icon-folder.gif   Conference Reports for NATAP  
  HEP DART 2003: Frontiers in drug development for Viral Hepatitis
December 14-18, 2003
Kauai, Hawaii
Back grey_arrow_rt.gif
A 12 Week Randomized Placebo-Controlled Double Blind Trial of Clevudine in Patients with Chronic Hepatitis B with Post-Treatment Follow-up for 24 weeks
  Reported by Jules Levin
H-S Lee (Seoul National University Hospital) and colleagues
Clevudine is a pyrimidine analogue that is a potent inhibitor of HBV replication in vitro. In woodchucks, clevudine caused potent and durable post-treatment viral suppression. In a preliminary clinical trial of 4 week clevudine treatment, potent antiviral activity was demonstrated along with the marked post-treatment antiviral effect. Two studies of clevudine were presented at HEP DART.
The primary objectives of the first study were to evaluate the tolerability, safety, and antiviral activity of clevudine in a 12 week, double-blind, randomized, multicenter, phase II clinical trial and to assess the sustained antiviral response 24 weeks off therapy.
The safety and efficacy of clevudine (30 mg/day or 50mg/day, orally) were compared with those of placebo, and then each group was observed for 24-week off therapy (a total period of 36 weeks). The study was conducted at a total of 8 sites in South Korea. Eligible patients were female or male with HBeAg-positive chronic hepatitis B with HBV DNA levels greater than or equal to 3 x 106 copies/ml. Among a total of 99 patients enrolled, 68 patients (19, 25, and 24 in the placebo, 30mg and 50mg cohorts, respectively) have completed 36-week study period, the data of whom were analyzed.
Median HBV DNA level at baseline was 8.2, 8.4, and 8.1 log10 copies/ml, and the median change in HBV DNA levels from baseline at week 12 was –0.52, -4.24, and –4.45 log10 copies/ml in the placebo, 30mg and 50mg cohorts, respectively. Post-treatment antiviral activities were sustained with 3.55 and 3.19 log10 reduction until week 12 weeks off therapy and 2.56 and 1.75 log10 reduction until week 24 off therapy in placebo, 30mg and 50mg cohorts, respectively. In the placebo, 30mg and 50mg cohorts, 0 and 68 and 71% had HBV DNA levels below the lower limit of detection assay (4.7 x 103 copies/ml) at the end of 12-week treatment, and 5%, 12% and 13% at week 36, respectively. Normalization of alanine transminase level was observed in 19, 74 and 67% at week 12 and 44, 78, and 67% at week 36 in the placebo, 30mg and 50mg cohorts, respectively. Clevudine was well tolerated and most adverse events were comparable in all study groups.
The authors concluded that clevudine has potent antiviral activity against HBV with sustained viral suppression off therapy and was well tolerated.
SG Lim (Natl University Hospital, Singapore, China) and colleagues.
This was a multi-center, international, randomized, double-blind study comparing 10, 30, and 50 mg CLV QD for 12 weeks. Patients were followed post-treatment for at least 24 weeks. Eligible patients had chronic HBV with baseline serum HBV DNA levels (VL) ≥ 3x106 copies/ml (c/ml), and were nucleoside treatment-naïve with out HIV, HDV, or HCV co-infection. VL was assayed using Digene Hybrid Capture II (lower limit of detection of 4700 c/ml). Results are presented for the first 12 weeks of the study.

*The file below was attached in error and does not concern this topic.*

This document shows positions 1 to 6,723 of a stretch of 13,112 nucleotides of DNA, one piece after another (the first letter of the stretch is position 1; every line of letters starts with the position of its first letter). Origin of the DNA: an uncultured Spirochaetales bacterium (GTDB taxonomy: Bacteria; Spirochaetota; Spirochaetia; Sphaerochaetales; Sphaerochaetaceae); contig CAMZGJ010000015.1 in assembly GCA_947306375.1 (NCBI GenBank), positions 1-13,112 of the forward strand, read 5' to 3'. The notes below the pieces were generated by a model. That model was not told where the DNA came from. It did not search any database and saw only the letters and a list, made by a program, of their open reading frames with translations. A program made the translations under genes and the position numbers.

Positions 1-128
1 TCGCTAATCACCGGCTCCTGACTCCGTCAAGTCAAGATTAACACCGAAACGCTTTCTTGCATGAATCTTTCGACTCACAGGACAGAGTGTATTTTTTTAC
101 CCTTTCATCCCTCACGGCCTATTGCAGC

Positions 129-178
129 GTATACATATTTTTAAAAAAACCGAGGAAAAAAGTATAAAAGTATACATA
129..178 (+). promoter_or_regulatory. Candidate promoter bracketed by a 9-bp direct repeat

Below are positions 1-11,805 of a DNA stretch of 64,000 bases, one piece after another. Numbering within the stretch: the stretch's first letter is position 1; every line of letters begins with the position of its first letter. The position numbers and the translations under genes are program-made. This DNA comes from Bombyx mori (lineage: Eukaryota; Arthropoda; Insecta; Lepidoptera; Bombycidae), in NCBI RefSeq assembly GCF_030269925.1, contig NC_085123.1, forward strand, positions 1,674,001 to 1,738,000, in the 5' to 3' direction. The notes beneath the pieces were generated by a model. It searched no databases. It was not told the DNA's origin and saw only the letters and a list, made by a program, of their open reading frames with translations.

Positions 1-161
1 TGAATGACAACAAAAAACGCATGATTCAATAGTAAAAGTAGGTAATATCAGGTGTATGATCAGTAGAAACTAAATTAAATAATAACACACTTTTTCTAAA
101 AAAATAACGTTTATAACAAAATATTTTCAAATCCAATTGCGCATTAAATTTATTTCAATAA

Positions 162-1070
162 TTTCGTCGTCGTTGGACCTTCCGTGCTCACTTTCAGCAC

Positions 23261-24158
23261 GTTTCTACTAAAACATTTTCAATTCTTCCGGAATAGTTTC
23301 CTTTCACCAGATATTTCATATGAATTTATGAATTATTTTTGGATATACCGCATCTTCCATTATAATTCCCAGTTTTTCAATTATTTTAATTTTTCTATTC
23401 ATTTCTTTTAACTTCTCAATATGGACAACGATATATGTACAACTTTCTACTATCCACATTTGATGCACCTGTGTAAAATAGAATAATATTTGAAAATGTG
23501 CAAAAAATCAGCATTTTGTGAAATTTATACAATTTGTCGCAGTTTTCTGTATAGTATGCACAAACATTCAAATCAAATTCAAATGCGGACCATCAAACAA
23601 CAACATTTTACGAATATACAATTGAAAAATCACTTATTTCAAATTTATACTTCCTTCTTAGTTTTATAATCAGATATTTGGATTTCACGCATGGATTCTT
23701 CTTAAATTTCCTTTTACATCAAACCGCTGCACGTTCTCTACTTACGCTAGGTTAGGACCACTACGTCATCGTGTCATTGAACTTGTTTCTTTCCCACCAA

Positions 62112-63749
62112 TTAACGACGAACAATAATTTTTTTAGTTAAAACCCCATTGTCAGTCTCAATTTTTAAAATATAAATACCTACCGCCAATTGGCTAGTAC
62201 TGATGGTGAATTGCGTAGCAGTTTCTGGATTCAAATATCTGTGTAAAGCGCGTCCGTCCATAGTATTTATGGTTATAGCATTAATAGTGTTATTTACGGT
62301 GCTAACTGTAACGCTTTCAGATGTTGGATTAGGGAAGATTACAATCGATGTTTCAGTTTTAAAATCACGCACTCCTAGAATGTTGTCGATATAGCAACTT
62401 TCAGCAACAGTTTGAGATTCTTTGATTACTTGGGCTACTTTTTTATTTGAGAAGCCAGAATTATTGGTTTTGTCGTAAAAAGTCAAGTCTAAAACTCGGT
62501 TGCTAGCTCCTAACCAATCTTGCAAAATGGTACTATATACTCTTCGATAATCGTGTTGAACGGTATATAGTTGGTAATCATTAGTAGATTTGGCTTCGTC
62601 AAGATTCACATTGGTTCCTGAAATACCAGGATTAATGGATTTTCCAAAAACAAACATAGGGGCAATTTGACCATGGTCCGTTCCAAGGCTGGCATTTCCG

31 patients were enrolled (10, 11 and 10 in the 10, 30, and 50 mg cohorts, respectively) of whom 55% were male, 84% Asian, and 81% HBeAg positive. At baseline, median VL was 8.7, 7.9, and 8.7 log10 c/ml and median ALT was 53, 63,, and 80 IU/L in the 10, 30, and 50 mg QD cohorts.
After 12 weeks of dosing, the median log10 VL change from baseline was –3.2, -3.7 and –4.1 log10 c/ml in the 10, 30 and 50 mg cohorts, respectively.
One of 10, 5/11 and 2/10 patients had VL below the assay LOD at week 12.
During the treatment-period, 2 patients in the 30 mg QD cohort seroconverted to anti-HBe, none had isolated HBeAg loss. CLV was generally well tolerated without any dose related adverse events, and no severe or serious adverse events were reported. One patient had a grade 3 increase in ALT and another a transient grade 3 CPK increase, on study drug.
The pharmacokinetics of CLV were dose proportional with a median plasmahalf-life of 60-70 hours. CLV was undetectable in plasma after at most 4 weeks following the end of dosing. Pharmacodynamic analysis shows that 97% of the maximal treatment effect was reached with a dose of 30 mg QD. No treatment emergent mutations in the HBV DNA pol conserved domain were observed at the end of dosing.
The authors concluded that these preliminary results confirm the antiviral activity of once daily clevudine and further demonstrate the antiviral potency and the tolerability of the drug over a longer period of dosing than the previous 4-week study. Based on these results the optimal dose of CLV appears to be 30 mg QD.